This is one of my favourite pics. Just ignore that hulking air conditioner (a bit of a necessity during summers around here) and focus on the lovely decor. M’kay?

Dining Room After

Dining Room with Antique Table

It would have been aesthetically nice to position a rug beneath the dining table to create some distinction between the furniture and timber flooring, though in all seriousness, how practical is a rug beneath a dining table anyways? If you can get away with one, you’re doing heaps better than us! :)

Dining Room Vignette

Dining Room After

Farmhouse Table Castors

Dresser Styling

Dresser Vignette

This lovely bust is my new best friend. I’ve wanted one for ages and absolutely love him!

If you’ve been following along with this room re-do, you might now realise that we haven’t actually done much to the “bones” of the room. Aside from the new lighting configuration and a fresh lick of paint, it’s really just all furniture and decor. Which is totally fine. That’s all it needed – plus it’s my favourite way to redecorate! You?

I’ve spoken about most of the elements and projects in my previous posts about the space though there are a few new additions I haven’t yet mentioned. To save turning this into an overwhelming monster of a post, I’ll be back in a few days to share all the extra details and recap on everything. In the meantime, feel free to ask any questions if you’re keen to know about something in-particular :)

Now, just for comparison’s sake, here are a few side-by-side before and afters…

Living Room Before and After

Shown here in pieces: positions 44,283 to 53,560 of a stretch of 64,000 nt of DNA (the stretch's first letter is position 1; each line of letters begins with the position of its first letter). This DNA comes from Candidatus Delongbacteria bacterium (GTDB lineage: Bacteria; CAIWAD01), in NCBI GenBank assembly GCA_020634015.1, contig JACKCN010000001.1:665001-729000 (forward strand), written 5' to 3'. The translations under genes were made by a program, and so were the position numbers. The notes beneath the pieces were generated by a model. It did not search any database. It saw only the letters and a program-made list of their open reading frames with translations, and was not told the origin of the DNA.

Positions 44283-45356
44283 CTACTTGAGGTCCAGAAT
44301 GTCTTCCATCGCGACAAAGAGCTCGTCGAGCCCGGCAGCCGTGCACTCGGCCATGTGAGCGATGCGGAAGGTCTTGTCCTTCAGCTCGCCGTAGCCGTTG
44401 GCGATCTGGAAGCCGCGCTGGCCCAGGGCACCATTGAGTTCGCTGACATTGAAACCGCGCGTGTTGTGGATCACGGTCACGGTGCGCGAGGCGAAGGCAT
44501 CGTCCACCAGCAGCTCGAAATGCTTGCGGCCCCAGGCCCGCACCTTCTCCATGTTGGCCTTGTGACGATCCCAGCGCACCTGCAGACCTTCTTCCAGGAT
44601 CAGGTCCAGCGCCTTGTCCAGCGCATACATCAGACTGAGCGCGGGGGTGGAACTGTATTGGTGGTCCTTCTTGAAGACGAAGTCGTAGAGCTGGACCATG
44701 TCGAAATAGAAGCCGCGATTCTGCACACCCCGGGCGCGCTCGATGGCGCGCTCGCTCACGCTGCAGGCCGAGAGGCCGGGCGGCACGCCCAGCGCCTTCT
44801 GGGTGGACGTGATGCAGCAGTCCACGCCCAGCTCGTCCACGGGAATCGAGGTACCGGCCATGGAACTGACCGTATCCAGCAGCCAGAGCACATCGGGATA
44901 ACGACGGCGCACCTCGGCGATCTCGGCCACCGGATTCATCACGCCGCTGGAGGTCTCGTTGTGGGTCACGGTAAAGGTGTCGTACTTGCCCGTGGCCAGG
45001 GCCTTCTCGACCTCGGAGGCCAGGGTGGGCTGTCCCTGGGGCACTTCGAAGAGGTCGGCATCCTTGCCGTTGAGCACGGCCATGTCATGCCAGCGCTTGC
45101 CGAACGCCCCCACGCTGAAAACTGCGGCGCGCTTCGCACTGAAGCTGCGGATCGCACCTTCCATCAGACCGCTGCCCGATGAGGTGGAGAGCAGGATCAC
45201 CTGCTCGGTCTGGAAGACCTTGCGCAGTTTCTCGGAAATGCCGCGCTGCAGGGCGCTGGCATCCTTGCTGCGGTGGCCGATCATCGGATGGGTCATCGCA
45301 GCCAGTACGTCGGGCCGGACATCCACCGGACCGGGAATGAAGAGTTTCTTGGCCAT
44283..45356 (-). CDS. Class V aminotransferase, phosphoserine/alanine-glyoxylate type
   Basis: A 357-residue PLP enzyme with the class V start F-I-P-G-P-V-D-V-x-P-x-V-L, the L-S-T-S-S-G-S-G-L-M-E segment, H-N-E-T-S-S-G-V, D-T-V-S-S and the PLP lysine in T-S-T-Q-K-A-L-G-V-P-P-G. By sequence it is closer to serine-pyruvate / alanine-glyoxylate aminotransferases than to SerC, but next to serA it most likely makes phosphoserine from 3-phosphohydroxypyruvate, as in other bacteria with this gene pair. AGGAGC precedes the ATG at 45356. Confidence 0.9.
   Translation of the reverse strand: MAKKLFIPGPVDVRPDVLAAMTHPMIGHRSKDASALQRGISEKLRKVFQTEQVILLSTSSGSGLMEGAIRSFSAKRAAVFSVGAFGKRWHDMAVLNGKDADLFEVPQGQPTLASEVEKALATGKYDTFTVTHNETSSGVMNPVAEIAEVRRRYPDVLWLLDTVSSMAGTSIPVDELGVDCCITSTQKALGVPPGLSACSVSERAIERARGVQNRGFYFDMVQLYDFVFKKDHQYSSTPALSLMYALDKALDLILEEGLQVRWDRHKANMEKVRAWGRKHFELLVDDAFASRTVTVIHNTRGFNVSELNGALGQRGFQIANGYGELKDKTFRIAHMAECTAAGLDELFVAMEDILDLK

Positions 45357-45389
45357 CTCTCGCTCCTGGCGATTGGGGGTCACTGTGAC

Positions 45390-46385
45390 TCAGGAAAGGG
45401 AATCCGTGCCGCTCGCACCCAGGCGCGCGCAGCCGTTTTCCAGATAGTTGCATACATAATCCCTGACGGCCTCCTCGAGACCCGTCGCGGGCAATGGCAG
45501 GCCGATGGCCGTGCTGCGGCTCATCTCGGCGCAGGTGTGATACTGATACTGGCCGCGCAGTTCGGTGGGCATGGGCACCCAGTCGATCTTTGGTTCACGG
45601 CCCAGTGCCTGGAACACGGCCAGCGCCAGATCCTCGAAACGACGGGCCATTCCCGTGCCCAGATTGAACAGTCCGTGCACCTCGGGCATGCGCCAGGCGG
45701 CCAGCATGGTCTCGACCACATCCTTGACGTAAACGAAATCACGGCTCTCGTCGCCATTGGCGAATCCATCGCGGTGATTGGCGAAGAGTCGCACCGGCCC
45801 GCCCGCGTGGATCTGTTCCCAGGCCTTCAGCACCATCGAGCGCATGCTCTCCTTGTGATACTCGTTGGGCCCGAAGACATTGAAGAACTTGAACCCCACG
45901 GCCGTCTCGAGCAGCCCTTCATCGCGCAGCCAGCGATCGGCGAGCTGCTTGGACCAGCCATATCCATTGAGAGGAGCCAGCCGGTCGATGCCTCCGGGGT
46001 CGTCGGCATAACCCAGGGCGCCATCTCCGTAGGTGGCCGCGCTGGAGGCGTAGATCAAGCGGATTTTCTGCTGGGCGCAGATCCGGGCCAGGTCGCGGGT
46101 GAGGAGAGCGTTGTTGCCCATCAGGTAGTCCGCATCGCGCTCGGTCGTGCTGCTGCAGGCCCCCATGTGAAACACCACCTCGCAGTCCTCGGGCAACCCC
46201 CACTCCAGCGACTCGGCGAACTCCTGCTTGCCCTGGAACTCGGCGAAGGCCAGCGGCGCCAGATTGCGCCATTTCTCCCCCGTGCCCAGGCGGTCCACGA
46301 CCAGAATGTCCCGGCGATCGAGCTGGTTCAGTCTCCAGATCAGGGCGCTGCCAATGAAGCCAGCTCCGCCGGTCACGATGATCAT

Room Makeover Before and After


Before and After Room Makeover


Room Makeover Before and After


Living Room Before and After

The above pics are taken from different angles, though you get the idea.

So, there you go. I know it’s not amazingly awesome though I hope it was somewhat worth the wait. I don’t really have a decent explanation as to why it took me so long (I mean, there was nothing particularly difficult or spectacular about it), I guess I just felt like lumbering over the line. Thanks so much for hanging in there with me!



As mentioned earlier in the post, I’ll be back in a few days with an extensive source list. In the meantime, find a little gallery of some of the past projects below.

Electric Fireplace Makeover       Dresser Makeover

DIY Mudcloth Pillow       Free Printable Botanicals

Piano Stool Makeover       Ikea Curtain Hack

Spray Painted Lamp Update       Free Printable Large Scale Art

Farmhouse Dining Table       Block Printing on Fabric

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Easy DIY Mudcloth Pillow | Ikea Hack

Easy DIY Mudcloth Pillow

Has anyone else been crushing on mudcloth lately?